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The Clash’s Strummer, a contradictory everyman

Times Staff Writer

A year after Pol Pot declared “Year Zero,” England’s punk rockers set their own at 1976 -- the point when all that came before was deemed irrelevant. Like the Jacobins, the punks also had a thing for renaming. Thus a nice-looking kid from Surrey named Christopher became “Rat Scabies,” while a scrawny Simon from East London was rechristened “Sid Vicious,” after his friend John Lydon’s pet hamster. Lydon, of course, became Johnny Rotten.

Of all the punk noms de guerre, however, “Joe Strummer” offered something more than shock value. The name suggested that the production of rock music should be an anonymous, everyman pursuit, closer to turning a lathe than turning out an oil painting or poem.

But everybody’s got to come from somewhere. Strummer, the singer-guitarist for the punk era’s most accomplished band, the Clash, was born John Mellor in Ankara, Turkey. He was the son of Ronald Mellor, a left-leaning English diplomat, and his alcoholic wife. He was a boarder at an English public (that is, private) school, along with an older brother. For many years afterward, critics in class-sensitive England would call Strummer a hypocrite for championing the dispossessed in his lyrics and counting himself among them.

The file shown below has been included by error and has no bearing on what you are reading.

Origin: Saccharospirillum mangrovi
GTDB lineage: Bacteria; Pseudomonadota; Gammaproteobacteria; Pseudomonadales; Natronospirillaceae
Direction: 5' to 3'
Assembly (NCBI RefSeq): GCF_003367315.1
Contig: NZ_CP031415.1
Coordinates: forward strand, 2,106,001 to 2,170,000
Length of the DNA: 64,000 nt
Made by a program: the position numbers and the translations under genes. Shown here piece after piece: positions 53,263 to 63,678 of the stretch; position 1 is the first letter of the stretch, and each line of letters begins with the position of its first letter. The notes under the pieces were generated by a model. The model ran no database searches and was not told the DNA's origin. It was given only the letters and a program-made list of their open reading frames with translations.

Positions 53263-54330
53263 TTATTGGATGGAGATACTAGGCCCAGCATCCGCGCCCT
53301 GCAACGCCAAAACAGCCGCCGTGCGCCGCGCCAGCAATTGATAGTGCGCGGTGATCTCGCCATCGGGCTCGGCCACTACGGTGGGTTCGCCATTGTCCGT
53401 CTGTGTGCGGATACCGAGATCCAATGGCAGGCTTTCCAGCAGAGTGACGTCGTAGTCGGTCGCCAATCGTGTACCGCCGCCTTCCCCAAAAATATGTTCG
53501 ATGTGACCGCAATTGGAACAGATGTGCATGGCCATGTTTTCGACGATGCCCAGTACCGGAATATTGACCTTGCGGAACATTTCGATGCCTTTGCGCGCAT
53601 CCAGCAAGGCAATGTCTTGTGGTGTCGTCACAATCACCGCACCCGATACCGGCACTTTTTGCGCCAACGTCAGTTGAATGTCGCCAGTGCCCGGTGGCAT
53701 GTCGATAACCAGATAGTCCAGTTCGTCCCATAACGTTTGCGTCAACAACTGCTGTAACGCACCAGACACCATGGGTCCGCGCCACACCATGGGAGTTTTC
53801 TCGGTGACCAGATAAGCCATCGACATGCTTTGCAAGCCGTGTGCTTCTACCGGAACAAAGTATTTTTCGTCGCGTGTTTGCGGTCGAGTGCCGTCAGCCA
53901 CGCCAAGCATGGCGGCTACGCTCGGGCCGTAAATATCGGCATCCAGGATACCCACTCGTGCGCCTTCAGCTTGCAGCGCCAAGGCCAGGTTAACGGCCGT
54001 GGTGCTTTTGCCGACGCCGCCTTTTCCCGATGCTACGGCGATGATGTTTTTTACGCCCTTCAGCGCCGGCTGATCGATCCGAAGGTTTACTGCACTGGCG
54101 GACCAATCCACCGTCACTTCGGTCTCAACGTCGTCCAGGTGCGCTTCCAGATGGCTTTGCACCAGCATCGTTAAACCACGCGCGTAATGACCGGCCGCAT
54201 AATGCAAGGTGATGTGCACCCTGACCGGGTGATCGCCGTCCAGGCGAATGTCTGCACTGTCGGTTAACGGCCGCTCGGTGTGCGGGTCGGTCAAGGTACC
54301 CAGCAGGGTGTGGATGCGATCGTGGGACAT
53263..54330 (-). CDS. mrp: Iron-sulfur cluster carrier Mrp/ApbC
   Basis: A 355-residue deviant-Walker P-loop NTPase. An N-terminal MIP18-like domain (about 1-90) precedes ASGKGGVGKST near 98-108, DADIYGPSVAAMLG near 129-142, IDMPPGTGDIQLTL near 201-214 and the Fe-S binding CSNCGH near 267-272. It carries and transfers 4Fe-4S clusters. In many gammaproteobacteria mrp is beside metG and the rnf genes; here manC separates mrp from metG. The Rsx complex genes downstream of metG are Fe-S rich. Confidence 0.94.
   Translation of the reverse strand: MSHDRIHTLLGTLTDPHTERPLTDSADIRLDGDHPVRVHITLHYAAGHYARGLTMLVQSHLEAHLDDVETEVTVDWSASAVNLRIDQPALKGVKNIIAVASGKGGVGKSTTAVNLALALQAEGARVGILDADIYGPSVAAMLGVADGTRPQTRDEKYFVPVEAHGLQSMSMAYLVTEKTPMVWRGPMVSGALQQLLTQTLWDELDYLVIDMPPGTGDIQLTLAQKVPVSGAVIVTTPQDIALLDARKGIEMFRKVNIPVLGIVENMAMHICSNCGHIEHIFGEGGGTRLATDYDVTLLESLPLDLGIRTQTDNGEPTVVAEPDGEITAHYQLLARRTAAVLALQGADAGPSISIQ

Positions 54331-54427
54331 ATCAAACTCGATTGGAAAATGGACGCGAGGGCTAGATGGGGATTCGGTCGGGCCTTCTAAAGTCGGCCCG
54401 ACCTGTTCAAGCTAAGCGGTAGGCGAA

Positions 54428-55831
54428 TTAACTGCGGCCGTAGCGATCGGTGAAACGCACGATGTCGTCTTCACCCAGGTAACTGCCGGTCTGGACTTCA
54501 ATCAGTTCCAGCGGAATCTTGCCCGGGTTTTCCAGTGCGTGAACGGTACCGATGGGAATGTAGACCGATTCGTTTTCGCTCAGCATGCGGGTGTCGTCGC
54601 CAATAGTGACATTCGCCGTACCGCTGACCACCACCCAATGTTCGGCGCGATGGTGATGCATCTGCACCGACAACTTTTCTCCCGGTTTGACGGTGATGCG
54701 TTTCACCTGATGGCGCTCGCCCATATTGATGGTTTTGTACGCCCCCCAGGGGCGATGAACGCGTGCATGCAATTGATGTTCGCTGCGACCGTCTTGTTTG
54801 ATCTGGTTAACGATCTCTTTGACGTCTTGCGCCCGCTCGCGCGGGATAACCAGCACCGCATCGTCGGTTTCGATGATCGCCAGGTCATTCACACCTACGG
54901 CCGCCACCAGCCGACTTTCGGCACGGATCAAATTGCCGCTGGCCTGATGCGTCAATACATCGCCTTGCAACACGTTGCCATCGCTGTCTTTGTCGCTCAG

But as veteran British pop culture author Chris Salewicz makes clear in his new Strummer biography, “Redemption Song,” there are many paths to dispossession. While John Mellor charmed his way through school, his brother apparently responded to the pain of separation from their parents by joining Britain’s ultra-right-wing National Front and committing suicide at age 19.

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These are a few of the telling nuances in “Redemption Song,” which, at 600-plus pages, violates the core punk tenet of brevity, yet offers an unvarnished portrait of a musician who could never manage to be average. In fact, he would lead a revolution -- though he was self-deprecating enough to know it wouldn’t extend far beyond the record bins.

“I’d like to think the Clash were revolutionaries, but we loved a bit of posing as well,” Salewicz quotes Strummer years after his band’s glory days.

The Clash story follows a VH1-friendly template, with a meteoric rise, a steep fall brought on by back-stabbing, egos and drugs, and a long quiet time during which everybody thought hard about what went wrong. At its core was the kind of classic songwriting duet that had always powered the best British rock: In this case, Mick Jones, a gifted guitarist with working-class credentials, hired away Strummer from a band the latter had formed while slumming in a London squat.

Jones was the better musician, but the prep-school kid was the great sloganeer and the walking antenna for Britain’s dyspeptic zeitgeist. The band’s eponymous first album was an aggressive head-butt to a flaccid rock establishment: They flipped the hippie mantra “Peace and Love” to “Hate and War,” and distilled decades of European exasperation with American culture into a simple kiss-off: The USA wasn’t evil, Strummer sang, but boring.

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The album’s depth would come from an embrace of Jamaican rhythms and Strummer’s unflinching perspective on race. In the song "(White Man) in Hammersmith Palais,” (originally released as a single), he describes his disappointment in attending a reggae concert that he found too slick and poppy. Here was yet another pale white guy infatuated with black culture, but this one was honest enough to know that he would always be an outsider looking in.